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Suggest an alignment not listed above

Materials List

Assign each group to use one type of material such as fabric, wood, plastic, paper, metallic, stone or polymer. 

Each group needs:

  • roll of tape
  • glue
  • scissors
  • shoebox or tissue box with the top removed (note: each group’s boxes should be roughly the same size, so have the students determine this during the Decibels and Acoustical Engineering lesson)
  • one type of material from the list below:
    • 8 felt pieces
    • 1 bag cotton balls
    • 8 fleece pieces (10 cm x 15 cm)
    • 4 toothpick boxes
    • 2 popsicle stick packs
    • 1 packing peanuts box
    • 1 bag of Styrofoam plate
    • 1 bag of Styrofoam cups
    • 8 note cards (10 cm x 15 cm)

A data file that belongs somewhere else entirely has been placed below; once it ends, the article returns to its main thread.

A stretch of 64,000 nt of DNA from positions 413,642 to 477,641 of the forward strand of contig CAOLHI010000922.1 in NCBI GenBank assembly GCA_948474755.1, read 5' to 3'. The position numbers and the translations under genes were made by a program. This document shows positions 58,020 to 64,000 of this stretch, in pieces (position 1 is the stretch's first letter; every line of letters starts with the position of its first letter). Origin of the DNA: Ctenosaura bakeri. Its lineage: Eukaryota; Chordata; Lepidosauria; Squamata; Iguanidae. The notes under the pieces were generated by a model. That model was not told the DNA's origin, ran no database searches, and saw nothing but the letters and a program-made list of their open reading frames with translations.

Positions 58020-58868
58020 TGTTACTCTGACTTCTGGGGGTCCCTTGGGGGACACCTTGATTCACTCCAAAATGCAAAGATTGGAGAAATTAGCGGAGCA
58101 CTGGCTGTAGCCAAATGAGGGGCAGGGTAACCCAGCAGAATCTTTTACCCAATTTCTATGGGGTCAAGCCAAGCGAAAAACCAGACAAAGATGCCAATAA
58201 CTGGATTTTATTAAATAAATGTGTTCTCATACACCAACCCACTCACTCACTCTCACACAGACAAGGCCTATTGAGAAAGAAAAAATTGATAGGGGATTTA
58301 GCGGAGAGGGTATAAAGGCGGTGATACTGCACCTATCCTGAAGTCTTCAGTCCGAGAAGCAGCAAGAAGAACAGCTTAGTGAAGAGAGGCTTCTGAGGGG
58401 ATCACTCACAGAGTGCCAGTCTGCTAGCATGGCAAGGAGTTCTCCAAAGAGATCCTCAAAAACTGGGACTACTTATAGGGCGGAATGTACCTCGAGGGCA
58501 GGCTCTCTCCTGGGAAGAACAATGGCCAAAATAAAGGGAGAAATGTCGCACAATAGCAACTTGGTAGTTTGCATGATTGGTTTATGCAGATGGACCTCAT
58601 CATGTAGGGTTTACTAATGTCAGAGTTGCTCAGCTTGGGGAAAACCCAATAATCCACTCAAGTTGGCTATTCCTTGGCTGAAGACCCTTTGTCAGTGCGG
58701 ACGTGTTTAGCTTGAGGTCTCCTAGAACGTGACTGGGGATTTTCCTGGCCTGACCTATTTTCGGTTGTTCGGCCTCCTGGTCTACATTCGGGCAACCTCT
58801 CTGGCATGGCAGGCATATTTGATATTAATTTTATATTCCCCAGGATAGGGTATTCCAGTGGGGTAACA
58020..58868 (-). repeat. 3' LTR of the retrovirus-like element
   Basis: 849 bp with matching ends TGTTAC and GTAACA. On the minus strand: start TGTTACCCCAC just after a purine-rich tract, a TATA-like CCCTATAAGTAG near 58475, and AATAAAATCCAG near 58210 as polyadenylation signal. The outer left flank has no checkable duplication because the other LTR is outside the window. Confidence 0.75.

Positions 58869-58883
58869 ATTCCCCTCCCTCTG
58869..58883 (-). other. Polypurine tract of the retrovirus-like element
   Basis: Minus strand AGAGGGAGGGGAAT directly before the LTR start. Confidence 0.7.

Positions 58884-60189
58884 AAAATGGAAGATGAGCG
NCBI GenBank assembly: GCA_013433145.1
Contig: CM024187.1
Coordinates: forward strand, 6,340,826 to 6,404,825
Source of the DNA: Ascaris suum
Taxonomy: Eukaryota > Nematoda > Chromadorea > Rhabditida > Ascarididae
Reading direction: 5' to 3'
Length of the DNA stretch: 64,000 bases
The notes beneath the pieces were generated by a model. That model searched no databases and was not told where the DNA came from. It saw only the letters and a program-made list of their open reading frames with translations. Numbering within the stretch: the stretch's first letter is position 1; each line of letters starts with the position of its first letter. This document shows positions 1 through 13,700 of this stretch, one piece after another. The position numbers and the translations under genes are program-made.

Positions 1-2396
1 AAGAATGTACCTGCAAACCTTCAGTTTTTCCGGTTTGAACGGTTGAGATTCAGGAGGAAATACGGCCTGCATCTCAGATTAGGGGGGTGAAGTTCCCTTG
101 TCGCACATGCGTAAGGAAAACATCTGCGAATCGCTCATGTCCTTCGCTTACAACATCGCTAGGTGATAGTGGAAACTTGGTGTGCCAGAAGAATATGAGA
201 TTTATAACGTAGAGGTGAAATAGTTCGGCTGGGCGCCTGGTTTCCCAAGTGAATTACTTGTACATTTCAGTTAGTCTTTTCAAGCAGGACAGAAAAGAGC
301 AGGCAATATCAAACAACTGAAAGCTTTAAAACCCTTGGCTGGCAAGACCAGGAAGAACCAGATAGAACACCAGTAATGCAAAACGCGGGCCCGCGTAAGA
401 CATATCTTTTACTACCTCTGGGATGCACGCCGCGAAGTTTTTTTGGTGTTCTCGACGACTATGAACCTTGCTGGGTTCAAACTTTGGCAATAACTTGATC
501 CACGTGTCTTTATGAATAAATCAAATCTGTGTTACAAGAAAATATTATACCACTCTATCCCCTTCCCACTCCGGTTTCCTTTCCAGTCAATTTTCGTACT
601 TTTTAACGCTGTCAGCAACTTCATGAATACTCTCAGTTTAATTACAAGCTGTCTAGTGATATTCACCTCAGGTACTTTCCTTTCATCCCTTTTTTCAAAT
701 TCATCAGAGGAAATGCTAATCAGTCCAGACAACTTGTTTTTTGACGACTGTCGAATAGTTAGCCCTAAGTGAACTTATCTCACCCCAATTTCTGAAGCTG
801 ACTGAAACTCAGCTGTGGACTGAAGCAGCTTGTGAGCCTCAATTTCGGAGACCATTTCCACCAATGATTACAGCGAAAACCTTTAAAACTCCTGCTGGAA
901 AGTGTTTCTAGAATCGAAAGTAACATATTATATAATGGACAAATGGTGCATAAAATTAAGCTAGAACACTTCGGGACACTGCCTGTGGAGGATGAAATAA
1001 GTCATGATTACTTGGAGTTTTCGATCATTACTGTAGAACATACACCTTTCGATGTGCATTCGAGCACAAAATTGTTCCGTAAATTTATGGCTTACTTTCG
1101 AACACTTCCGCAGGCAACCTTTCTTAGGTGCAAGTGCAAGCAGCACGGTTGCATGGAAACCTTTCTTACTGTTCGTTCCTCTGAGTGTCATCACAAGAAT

• 1 newspaper
    • 2 copy paper sheets (20 cm  x 27 cm; standard 8.5 x 11 in)
    • 1 box of aluminum foil
    • 1 package of plastic plates
    • 1 package of plastic cups

To share with the entire class:

Introduction/Motivation

(Reintroduce the Decibels and Acoustical Engineering Presentation that was used in the associated lesson as an opener to this activity. Slide 11 provides an overview of this activity and group material assignments and slide 12 gives some tips and tricks for creating a soundproof shoebox.)
 
In the previous lesson we learned about the properties of sound. We know sound travels in waves and that it can be absorbed or reflected. We also discussed the nature of acoustical engineering and how this discipline contributes to designing instruments and structures that harness sound. Acoustical engineers use their knowledge of sound to design buildings and rooms so that we can hear the sounds we want to hear as well as those sounds that we don’t want to hear. Think for a moment about what kind of rooms are or should be soundproof? (Answers may include: a movie theater, a music practice room, school classrooms, libraries, recording studios, etc.)